I have been doing Nano since 2002 or 2003. I have only “won” once, in 2014. But I am okay with that. I always have more words on November 30 than I did on November 1 and isn’t that really the goal?

Nano is free (remember to sign up at the website when signups start shortly!) but there are cool items for sale to show your support. As a non-profit, Nano does depend on donations to help fund its writing programs. Not only can you chalk up some good karma, you can get cool swag if you do give!

So, join us! Get that novel out of your brain and onto paper (or screen).

Let go of your fears.

Create.

Let it flow through you into the world (and beyond)!

 

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Book Review: This Alien Shore, by C.S. Friedman

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Stay with me here for a moment. The first modern science fiction book I read, many moons ago, was Frank Herbert’s Dune. I believe I read it after having an ex-boyfriend insist I watch the 1984 movie. Despite the movie’s flaws, I was hooked. The reason I bring up Dune is because of how well it has aged, perhaps becoming even more relevant now than it was when it released. The technology doesn’t date the book and its themes are eternal (at least within the scope of human existence).

C.S. Friedman’s This Alien Shore is another book that has aged well. It was originally released in 1998. Almost 20 years in a time when technology is exponentially advancing. I’ve read books written at the same time or even after, where the technology has dated the book (there’s nothing like reading a book about the future, especially the near future, that refers to ‘data tapes’).

I’m not 100% sure of this, but Friedman seems almost prophetic in This Alien Shore. Humans live among the stars, but the earliest who went into space “suffer” from genetic mutations, as do their descendants, and are known as Variants. However, these variants have discovered the ability to travel through space via Ainniqs, portions of space that function like wormholes. But therein lies the danger as other living things reside in Ainniqs – creatures that feed on human souls and only special inpilots can navigate them safely – at a price.

This timely and almost prophetic theme of prejudice the Variants experience by Earth and its “untainted” humans is woved throughout the book. Some Variants hate all Terrans because of the way their ancestors were treated once they mutated (due to the spaceship drive used during the first space age, where travel was slow and dangerous). Others, like the Guerans, have traveled back to Earth to invite the Terrans to join their fellow humans in the expanding galaxy now available to them. Terrans have followed but many are not happy and cannot stand the Variants, looking at them as less than human, as monsters.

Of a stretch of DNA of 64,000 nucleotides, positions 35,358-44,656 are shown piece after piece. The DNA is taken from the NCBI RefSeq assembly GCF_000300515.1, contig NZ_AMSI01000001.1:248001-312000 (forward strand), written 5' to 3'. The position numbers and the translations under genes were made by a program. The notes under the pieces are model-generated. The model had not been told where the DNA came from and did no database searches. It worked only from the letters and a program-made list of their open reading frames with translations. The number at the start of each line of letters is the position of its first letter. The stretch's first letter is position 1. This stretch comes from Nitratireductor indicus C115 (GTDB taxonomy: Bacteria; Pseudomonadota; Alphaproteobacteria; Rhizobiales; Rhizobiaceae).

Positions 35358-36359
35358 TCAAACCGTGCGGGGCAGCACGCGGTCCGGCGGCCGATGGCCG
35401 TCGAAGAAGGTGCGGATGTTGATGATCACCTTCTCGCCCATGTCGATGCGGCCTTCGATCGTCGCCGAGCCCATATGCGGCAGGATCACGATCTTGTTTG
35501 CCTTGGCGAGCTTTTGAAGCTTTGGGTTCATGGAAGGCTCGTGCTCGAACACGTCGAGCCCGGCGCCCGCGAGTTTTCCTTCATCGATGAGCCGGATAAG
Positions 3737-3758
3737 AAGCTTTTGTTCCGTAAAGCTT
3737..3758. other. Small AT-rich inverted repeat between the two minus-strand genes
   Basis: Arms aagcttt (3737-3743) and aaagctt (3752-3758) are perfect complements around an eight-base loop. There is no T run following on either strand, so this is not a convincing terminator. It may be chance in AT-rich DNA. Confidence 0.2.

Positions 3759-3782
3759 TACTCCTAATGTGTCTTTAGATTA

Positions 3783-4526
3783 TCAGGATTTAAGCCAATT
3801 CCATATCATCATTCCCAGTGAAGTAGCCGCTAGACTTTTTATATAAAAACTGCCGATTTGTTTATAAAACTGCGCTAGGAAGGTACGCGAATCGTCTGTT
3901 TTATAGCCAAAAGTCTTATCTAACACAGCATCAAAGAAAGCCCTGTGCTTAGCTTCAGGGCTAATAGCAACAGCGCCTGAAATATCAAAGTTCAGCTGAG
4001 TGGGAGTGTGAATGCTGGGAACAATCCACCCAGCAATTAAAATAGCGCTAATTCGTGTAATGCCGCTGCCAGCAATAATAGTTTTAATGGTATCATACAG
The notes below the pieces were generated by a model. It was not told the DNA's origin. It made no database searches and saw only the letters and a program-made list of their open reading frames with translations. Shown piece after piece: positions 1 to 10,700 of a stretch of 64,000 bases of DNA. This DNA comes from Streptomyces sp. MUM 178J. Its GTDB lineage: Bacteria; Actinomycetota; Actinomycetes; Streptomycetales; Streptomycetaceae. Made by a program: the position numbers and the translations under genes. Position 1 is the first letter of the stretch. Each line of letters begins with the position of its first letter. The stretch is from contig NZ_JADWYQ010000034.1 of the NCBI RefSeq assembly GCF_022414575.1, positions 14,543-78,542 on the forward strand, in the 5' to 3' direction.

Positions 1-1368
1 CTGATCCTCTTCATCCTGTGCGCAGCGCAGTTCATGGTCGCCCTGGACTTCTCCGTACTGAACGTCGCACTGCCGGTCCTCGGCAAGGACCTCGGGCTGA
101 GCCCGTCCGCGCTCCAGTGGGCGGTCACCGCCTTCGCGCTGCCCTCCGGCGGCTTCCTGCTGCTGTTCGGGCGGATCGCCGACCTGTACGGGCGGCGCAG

Also, humans are wired into the datasphere. Most have implants surgically provided at birth. At one point, the hacker Phoenix is walking through one of the stations, reminiscing about teenagers using programs that overlay what they see in real life with fantasy images, everything from dragons to porn. Humans love data, love the datasphere which provides “viddie” entertainment. Also, the hardware also helps regulate bodily functions, providing warnings when the body is distressed and dispensing medication for everything from headaches to more severe illnesses and emergencies. How close are we to this? How many companies are working to get us there?

Technology aside, This Alien Shore tells a great story, which involves a young girl Jamisia on the run after her space station is attacked and destroyed. Jamisia hears voices – but is she crazy? Have these other personalities invaded her head in order to take over her body, or are they parts of her own fragmented psyche? These voices do not just speak to her. Different personalities have different skills and knowledge. Jamisia is being pursued – by Earth Corporations, by the Guild (run by the Variants, who have a monopoly on space ainniq travel) and who knows who else. They want what is in her head. The problem is Jamisia has no clue what is in her head.

She meets up with the hacker, also known as a moddie, Phoenix, who is trying to track down the source of a dangerous virus known as Lucifer that has killed several of his hacker friends, as well as inpilots who travel the dangerous ainniqs. Jamisia and Phoenix join forces with Dr. Kio Masada, a Gueran hired by the Guild Prima to find out who unleashed the Lucifer on the Guild pilots and why.

Intrigue, adventure, danger as well as a satisfying but by no means predictable, ending.

My one writerly nitpick – a lot of passive voice and filtering. Characters do a lot of telling and filtering (“she felt fear”). This can break the fiction spell slightly especially when something exciting is happening, but I feel like there’s a veil between the action and me. A small nitpick and as writing expectations have certainly tightened over the past 18 years, one I am not going to count against the book. I recently read a Hugo-winning book from the late 80s or early 90s, where this was a major problem; however, the storytelling was still fantastic. A good story with relatable characters makes up for a lot!